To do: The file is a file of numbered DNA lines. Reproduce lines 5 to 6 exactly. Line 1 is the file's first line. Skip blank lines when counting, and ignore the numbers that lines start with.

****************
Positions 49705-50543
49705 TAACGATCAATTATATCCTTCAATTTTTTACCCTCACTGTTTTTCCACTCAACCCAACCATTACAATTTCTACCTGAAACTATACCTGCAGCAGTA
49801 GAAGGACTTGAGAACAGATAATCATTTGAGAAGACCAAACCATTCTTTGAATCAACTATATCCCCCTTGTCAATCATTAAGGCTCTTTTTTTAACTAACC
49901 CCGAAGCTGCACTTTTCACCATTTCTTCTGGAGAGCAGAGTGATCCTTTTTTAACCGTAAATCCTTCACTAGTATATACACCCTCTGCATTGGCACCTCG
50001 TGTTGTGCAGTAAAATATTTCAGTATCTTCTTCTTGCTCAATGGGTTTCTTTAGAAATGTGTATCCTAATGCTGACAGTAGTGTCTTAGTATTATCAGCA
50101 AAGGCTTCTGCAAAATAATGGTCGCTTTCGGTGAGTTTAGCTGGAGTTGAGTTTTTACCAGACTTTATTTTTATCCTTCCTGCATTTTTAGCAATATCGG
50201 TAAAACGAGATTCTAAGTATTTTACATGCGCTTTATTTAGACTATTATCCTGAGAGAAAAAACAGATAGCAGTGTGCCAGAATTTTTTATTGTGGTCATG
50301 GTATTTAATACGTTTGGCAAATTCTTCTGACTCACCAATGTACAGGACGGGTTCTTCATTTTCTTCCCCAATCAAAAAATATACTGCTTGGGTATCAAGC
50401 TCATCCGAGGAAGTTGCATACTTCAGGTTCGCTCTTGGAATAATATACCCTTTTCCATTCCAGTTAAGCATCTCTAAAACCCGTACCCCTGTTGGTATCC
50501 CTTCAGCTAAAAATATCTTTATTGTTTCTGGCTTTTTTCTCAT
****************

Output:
50001 TGTTGTGCAGTAAAATATTTCAGTATCTTCTTCTTGCTCAATGGGTTTCTTTAGAAATGTGTATCCTAATGCTGACAGTAGTGTCTTAGTATTATCAGCA
50101 AAGGCTTCTGCAAAATAATGGTCGCTTTCGGTGAGTTTAGCTGGAGTTGAGTTTTTACCAGACTTTATTTTTATCCTTCCTGCATTTTTAGCAATATCGG